It consisted in directing the clergyman to call in church the banns of marriage between Reginald Falcon and Rosa Staines.

They were both in church together when this was done. Rosa all but screamed, and then turned red as fire and white as a ghost, by turns. She never stood up again all the service; and in going home refused Falcon's arm, and walked swiftly home by herself. Not that she had the slightest intention of passing this monstrous thing by in silence. On the contrary, her wrath was boiling over, and so hot that she knew she should make a scene in the street if she said a word there.

Once inside the house she turned on Falcon, with a white cheek and a flashing eye, and said, "Follow me, sir, if you please." She led the way to her father's study. "Papa," said she, "I throw myself on your protection. Mr. Falcon has affronted me."

"Oh, Rosa!" cried Falcon, affecting utter dismay.

"Publicly--publicly: he has had the banns of marriage cried in the church, without my permission."

"Don't raise your voice so loud, child. All the house will hear you."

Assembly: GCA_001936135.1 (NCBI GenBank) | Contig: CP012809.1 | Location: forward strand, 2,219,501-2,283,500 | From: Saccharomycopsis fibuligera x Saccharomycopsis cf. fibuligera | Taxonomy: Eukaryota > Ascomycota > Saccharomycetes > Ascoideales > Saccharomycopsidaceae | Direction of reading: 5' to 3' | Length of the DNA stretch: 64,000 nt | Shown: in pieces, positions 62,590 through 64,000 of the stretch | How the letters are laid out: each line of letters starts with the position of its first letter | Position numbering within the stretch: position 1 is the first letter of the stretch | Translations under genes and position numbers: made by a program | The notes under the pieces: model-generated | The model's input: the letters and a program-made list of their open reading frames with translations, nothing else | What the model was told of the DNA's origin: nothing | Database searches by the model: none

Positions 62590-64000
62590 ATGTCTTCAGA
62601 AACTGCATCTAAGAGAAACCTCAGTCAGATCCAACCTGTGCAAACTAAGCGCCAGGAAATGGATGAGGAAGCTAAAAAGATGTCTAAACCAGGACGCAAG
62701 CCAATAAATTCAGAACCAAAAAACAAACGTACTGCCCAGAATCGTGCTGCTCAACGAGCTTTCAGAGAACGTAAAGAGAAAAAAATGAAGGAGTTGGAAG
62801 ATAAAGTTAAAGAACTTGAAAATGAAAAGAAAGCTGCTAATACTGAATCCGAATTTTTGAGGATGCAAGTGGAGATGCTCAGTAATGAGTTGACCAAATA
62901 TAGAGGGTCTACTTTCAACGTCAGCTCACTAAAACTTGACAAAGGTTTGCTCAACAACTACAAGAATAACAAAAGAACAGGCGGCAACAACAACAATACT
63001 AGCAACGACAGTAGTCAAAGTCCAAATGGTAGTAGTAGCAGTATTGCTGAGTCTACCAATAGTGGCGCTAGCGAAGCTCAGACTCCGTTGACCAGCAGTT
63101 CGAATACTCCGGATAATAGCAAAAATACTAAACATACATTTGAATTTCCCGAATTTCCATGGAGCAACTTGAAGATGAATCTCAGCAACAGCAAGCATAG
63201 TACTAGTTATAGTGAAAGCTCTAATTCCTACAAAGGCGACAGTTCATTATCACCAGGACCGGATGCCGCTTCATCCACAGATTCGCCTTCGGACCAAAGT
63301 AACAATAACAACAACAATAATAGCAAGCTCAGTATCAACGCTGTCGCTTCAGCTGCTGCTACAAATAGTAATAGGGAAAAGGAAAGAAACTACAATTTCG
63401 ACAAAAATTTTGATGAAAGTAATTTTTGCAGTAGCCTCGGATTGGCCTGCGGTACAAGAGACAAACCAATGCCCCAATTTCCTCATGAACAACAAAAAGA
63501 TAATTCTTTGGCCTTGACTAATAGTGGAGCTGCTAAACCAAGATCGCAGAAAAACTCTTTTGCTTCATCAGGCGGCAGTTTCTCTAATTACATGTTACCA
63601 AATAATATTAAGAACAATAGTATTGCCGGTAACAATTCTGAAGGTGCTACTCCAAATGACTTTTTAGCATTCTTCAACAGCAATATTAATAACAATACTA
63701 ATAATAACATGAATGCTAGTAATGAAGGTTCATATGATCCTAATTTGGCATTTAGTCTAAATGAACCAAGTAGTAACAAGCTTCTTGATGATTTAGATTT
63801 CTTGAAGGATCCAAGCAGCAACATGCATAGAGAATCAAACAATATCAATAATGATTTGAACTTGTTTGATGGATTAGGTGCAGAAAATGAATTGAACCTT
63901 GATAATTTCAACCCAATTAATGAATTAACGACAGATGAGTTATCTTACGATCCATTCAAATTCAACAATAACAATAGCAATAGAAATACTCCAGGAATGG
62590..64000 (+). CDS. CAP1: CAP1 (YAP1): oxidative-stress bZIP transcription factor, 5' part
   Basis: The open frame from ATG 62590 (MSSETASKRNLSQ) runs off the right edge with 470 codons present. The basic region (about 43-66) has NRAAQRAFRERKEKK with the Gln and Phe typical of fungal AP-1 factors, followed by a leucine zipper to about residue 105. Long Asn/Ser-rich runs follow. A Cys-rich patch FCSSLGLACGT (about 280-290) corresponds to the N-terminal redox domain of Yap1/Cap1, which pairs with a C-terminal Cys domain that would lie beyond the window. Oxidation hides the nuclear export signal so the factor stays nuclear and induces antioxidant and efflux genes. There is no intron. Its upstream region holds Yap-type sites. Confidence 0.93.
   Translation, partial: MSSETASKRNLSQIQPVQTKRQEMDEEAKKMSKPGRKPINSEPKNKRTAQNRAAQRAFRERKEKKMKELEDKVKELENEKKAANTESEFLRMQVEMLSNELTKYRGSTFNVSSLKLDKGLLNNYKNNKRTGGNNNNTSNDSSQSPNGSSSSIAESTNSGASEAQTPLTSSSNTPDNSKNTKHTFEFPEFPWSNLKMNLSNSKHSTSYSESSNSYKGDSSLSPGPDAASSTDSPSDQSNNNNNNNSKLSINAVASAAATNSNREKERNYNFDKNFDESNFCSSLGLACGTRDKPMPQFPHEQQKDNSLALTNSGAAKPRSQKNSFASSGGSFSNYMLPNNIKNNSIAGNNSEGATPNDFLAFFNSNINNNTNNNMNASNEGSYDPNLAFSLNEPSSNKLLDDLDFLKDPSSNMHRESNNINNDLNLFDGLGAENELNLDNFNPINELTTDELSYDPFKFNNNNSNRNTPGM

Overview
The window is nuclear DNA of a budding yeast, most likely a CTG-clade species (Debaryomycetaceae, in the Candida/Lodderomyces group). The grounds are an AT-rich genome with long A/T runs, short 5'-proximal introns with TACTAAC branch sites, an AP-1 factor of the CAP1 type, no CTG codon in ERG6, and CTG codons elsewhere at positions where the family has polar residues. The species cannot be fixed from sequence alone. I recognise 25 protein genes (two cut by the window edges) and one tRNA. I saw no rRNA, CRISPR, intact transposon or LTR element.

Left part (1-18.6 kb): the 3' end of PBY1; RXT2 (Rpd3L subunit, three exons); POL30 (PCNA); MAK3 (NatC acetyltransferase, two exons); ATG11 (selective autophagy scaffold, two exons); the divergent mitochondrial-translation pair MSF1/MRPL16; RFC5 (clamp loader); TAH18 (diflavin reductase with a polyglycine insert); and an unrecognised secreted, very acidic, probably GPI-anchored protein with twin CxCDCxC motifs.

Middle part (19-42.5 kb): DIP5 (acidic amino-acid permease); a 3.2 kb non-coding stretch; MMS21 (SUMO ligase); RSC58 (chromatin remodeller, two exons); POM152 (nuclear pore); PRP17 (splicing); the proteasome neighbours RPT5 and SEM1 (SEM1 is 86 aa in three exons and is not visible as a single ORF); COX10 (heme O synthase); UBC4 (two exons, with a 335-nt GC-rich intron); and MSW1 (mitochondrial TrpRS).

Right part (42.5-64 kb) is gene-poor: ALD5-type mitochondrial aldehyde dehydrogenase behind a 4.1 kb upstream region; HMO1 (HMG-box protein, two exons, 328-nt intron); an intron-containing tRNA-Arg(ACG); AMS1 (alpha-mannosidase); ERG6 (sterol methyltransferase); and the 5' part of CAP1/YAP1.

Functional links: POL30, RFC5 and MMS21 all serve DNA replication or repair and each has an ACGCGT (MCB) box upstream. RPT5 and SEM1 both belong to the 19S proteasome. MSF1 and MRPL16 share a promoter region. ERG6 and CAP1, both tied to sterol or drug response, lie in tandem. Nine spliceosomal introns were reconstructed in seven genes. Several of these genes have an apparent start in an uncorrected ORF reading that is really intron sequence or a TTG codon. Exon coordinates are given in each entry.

"I choose all the house to hear me. I will not endure it. I will never marry you now--never!"

"Rosa, my child," said Lusignan, "you need not scold poor Falcon, for I am the culprit. It was I who ordered the banns to be cried."

"Oh! papa, you had no right to do such a thing as that."

"I think I had. I exercised parental authority for once, and for your good, and for the good of a true and faithful lover of yours, whom you jilted once, and now you trifle with his affection and his interests. He loves you too well to leave you; yet you know his vast estates and interests require supervision."

"That for his vast estates!" said Rosa contemptuously. "I am not to be driven to the altar like this, when my heart is in the grave. Don't you do it again, papa, or I'll get up and forbid the banns; affront for affront."

"I should like to see that," said the old gentleman dryly.

Rosa vouchsafed no reply, but swept out of the room, with burning cheeks and glittering eyes, and was not seen all day, would not dine with them, in spite of three humble, deprecating notes Falcon sent her.

"Let the spiteful cat alone," said old Lusignan. "You and I will dine together in peace and quiet."